We’re going to go out on a limb and assume that you’ve heard Election Day is next week. It’s kind of hard to miss.And while we don’t have a new election-themed episode for you, we did release two interviews earlier this year that we thought would be worth combining into one supersized pod now—not only because they’re still timely, but also because the guests have an interesting connection to one another.So here, we’re starting out with the episode “On Reporting and Politics,” which came out on June 11th and features Robert Costa of The Washington Post and Washington Week. In the course of listening to it, you’ll get a preview of sorts of episode two with author and retired Notre Dame professor Bob Schmuhl, Robert’s mentor, who talked to us “On the Presidency and Possibility” for an episode that was released January 30th.Whether you’re listening to these conversations for the first time or checking them out again, we think you’ll enjoy them just as much as we do.Robert Costa Episode Notes and TranscriptBob Schmuhl Episode Notes and Transcript
Before the pandemic, we were the show that invited scholars, makers, and professionals out to brunch for informal conversations about their work, and we look forward to being that show again one day. But for now, we’re recording remotely to maintain physical distancing.It’s still a pretty fantastic job.Lisa Fazio is an assistant professor of psychology and human development at Vanderbilt University. She and her team in the Building Knowledge Lab study how children and adults learn new information, true and false, and how to correct errors in people’s knowledge.Lisa’s research has applications in both the educational environment of the classroom and out in the world, including when it comes to how our brains process the inexhaustible stream of headlines, stories, videos, memes, likes, shares, and whatever else the Internet serves up to us at all hours of the day and night.Lisa and host Ted Fox framed their conversation around a study she and one of her colleagues at Vanderbilt published in the September 2020 issue of the journal Psychological Science. It’s a paper that builds on previous work by her and many others related to how the number of times we hear a statement repeated impacts whether we think it’s true … even if it’s not.In addition to implications for how we consume information on social media and elsewhere, this illusory truth effect has a through line to Lisa’s research in education. And as she explains, all of us—no matter our age or our beliefs—must navigate the same internal mechanism that associates repetition with truth.Whether this inclination serves us well or causes problems depends on the circumstances. But when it is problematic, such as in the case of misinformation, Lisa suggests a counter strategy that befits this, a podcast founded on the idea of brunch. It’s called:The truth sandwich.LINKSPreprint Version of Psychological Science Paper: “The Effect of Repetition on Truth Judgments Across Development” Episode Transcript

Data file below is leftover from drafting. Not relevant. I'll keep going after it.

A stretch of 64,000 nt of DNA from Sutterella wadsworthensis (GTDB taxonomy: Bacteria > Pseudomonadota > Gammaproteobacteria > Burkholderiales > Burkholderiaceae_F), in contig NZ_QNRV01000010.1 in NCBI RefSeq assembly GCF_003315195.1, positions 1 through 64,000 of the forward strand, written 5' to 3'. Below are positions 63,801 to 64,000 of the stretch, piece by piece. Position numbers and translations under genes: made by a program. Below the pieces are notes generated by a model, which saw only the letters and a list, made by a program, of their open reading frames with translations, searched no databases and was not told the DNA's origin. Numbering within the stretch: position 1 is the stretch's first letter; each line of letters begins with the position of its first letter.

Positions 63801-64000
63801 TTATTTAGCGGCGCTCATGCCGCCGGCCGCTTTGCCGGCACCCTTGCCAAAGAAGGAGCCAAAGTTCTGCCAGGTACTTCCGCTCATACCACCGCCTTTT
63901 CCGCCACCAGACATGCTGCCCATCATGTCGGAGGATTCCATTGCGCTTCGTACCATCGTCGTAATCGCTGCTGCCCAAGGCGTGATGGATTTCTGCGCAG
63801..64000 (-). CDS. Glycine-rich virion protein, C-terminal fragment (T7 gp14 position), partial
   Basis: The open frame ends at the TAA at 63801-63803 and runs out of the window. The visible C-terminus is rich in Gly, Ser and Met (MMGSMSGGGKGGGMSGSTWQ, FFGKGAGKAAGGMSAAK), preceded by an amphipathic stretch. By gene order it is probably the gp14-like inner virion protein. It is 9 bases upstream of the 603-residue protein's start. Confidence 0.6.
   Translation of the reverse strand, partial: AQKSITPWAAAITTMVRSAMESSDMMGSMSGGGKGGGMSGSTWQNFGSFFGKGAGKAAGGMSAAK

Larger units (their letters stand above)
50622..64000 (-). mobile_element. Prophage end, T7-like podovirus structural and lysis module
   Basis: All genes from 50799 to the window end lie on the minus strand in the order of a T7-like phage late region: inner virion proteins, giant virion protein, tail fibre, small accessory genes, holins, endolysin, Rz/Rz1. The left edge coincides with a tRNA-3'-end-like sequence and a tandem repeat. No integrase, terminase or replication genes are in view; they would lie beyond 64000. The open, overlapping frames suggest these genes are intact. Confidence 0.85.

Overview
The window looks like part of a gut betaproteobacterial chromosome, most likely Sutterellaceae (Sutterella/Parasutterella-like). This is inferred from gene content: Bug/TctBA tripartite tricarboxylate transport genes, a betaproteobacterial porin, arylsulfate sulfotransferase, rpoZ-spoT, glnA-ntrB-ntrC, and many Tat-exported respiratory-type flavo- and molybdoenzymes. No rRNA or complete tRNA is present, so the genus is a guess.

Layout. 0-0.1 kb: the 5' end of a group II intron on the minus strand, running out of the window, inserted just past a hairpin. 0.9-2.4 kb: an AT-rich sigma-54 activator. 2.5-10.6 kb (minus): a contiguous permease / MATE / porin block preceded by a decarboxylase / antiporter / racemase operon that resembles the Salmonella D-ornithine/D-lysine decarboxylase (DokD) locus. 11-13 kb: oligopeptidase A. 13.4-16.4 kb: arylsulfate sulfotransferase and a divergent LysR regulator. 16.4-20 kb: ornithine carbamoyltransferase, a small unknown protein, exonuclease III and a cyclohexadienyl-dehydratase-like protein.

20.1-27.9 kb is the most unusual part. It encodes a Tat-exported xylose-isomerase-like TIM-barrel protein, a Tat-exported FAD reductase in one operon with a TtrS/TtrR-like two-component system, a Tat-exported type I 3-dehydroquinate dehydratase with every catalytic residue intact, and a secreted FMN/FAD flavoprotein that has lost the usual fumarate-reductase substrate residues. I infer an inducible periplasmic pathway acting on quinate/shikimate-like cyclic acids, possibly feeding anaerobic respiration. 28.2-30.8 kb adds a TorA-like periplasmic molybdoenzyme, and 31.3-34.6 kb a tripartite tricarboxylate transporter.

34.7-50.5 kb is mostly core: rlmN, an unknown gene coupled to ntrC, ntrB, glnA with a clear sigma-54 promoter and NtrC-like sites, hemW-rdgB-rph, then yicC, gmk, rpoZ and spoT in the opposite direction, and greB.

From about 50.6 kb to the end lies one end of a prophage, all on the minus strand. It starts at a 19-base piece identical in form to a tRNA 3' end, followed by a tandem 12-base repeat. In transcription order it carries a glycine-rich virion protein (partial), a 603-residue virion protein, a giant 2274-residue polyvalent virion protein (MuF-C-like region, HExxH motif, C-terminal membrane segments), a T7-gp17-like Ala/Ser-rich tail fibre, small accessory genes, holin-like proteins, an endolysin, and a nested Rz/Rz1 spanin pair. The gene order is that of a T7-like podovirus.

Before the pandemic, we were the show that invited scholars, makers, and professionals out to brunch for informal conversations about their work, and we look forward to being that show again one day. But for now, we’re recording remotely to maintain physical distancing.It’s still a pretty fantastic job.Lauren Wilkinson is the author of the novel American Spy, which was published by Random House in 2019 and subsequently named one of the best books of the year by The New York Times Book Review, Time, NPR, Entertainment Weekly, Esquire, and BuzzFeed, among others. Including it on his summer reading list, former President Barack Obama described it as “a whole lot more than just a spy thriller, wrapping together the ties of family, of love, and of country.”In addition to penning a critically acclaimed novel, Lauren has taught writing at Columbia University and the Fashion Institute of Technology and was a 2013 Center for Fiction Emerging Writers Fellow. Her writing has appeared in publications like Granta, The Believer, New York magazine, and The New York Times, and she also writes for television.During this conversation, Lauren and host Ted Fox talked about some of the big themes in American Spy, including how we understand the term “American,” as well as the seven-year process she went through to write the book. That story involves a surprising connection between her novel and one of those by one of our past guests, Pulitzer-winner Marilynne Robinson. Lastly, and on a completely unrelated note, at the very end of the interview, you might catch Lauren’s subtle nod to the New York City diner of Seinfeld fame that is Ted’s go-to background on Zoom.We guess you could say we believe that, if you can’t go to coffee, you bring the iconic TV sitcom coffee shop to you.LINKSLauren’s novel: American SpyEpisode transcriptWith a Side of Knowledge episode 2.1 with Marilynne Robinson: “On Writing and Saying Something True”